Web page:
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Michigan resident diagnosed with bubonic plague

Yersinia pestis (Pasteurella pestis) is the bacterium responsible for the bubonic plague.
Yersinia pestis (Pasteurella pestis) is the bacterium responsible for the bubonic plague. (Getty Images)

LANSING, Mich. – A case of bubonic plague has been confirmed in a Michigan resident who recently returned from Colorado in an area with reported plague activity, according to the Michigan Department of Health and Human Services.

The Marquette County resident is recovering after receiving appropriate treatment. Public health officials have said there is no concern regarding human-to-human transmission in this case. This is Michigan's first plague diagnosis and the 14th case reported nationally in 2015.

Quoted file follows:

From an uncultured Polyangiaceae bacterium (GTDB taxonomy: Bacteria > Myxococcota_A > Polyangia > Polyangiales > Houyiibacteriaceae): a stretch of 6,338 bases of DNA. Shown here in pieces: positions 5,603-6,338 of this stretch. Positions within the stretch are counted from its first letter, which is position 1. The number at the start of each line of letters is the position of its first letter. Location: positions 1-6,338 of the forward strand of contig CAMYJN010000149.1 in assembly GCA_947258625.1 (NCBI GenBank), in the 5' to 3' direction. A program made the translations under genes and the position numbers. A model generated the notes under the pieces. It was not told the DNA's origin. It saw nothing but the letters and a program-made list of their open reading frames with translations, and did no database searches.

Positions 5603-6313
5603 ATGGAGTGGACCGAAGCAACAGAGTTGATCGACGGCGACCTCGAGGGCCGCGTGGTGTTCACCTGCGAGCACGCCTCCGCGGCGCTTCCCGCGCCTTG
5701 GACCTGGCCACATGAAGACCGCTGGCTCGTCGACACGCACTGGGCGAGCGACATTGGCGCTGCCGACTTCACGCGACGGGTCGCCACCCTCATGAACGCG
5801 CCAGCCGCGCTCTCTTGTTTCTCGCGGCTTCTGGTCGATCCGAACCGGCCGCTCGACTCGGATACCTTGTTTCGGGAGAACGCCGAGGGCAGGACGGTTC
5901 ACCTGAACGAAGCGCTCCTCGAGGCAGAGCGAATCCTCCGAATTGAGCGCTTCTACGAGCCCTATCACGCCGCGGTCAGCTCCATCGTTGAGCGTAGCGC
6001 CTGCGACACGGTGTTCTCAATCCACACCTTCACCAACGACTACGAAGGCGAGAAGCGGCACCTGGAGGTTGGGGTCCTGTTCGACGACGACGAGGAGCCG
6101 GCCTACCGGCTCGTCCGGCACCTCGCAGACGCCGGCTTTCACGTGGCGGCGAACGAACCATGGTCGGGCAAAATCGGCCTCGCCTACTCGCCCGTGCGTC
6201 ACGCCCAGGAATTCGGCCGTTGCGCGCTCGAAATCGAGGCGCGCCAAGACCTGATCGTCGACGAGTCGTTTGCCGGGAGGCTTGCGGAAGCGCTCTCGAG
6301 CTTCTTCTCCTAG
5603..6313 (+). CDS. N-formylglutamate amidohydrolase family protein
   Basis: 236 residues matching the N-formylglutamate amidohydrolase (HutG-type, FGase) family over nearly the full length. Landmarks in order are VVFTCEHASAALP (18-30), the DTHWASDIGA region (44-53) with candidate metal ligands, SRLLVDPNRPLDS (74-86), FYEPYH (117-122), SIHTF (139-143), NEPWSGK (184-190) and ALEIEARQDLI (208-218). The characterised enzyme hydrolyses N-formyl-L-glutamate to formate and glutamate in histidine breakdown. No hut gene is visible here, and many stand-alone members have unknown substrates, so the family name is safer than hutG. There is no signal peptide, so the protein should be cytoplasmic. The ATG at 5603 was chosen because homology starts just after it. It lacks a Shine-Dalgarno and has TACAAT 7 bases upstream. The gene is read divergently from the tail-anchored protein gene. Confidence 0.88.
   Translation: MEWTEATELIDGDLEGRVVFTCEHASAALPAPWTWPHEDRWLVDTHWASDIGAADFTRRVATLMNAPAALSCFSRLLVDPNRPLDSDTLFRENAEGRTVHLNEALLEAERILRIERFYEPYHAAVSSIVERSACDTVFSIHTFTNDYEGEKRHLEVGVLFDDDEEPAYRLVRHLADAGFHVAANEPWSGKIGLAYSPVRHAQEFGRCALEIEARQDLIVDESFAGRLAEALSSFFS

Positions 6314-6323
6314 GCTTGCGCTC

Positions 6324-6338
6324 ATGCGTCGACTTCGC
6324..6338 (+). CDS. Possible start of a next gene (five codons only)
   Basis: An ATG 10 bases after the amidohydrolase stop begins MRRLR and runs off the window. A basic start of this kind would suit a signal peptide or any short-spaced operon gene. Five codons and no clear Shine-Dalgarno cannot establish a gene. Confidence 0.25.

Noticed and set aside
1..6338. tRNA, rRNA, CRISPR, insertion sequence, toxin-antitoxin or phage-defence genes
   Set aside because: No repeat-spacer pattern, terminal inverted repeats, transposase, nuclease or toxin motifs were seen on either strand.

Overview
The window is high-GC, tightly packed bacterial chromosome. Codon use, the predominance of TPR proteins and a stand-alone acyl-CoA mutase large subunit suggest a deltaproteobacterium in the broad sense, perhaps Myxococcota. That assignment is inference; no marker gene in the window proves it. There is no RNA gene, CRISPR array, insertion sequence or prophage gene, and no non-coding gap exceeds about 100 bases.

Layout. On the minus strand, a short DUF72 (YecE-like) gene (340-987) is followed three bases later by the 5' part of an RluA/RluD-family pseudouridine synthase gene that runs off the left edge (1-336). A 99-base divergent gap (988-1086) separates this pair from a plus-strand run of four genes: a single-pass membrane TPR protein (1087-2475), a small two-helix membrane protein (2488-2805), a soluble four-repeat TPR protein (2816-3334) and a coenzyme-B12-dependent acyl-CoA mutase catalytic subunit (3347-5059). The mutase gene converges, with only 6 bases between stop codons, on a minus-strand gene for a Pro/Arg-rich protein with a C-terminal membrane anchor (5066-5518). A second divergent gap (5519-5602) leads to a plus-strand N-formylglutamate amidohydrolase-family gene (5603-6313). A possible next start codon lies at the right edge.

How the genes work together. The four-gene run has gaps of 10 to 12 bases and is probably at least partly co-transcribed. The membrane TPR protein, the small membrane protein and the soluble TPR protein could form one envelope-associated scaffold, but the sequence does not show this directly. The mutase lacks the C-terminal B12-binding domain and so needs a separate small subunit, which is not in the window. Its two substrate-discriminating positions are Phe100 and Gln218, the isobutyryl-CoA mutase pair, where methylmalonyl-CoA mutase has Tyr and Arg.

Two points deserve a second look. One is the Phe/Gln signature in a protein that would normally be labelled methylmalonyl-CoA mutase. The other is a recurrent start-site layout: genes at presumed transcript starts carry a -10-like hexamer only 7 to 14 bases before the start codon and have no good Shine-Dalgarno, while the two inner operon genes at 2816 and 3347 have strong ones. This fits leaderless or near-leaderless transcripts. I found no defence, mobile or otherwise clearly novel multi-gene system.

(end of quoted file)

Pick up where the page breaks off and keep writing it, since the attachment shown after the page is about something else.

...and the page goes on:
Plague is a rare, life-threatening, flea-borne illness caused by the bacterium Yersinia pestis. This bacteria occurs in nature among wild rodents and their fleas in rural and semi-rural areas of the western United States.

Nationally, an average of three human cases of plague are reported annually. The western United States is experiencing an increase in reported cases of plague in 2015, with 14 human cases including four deaths reported. The reason for the increase is not known.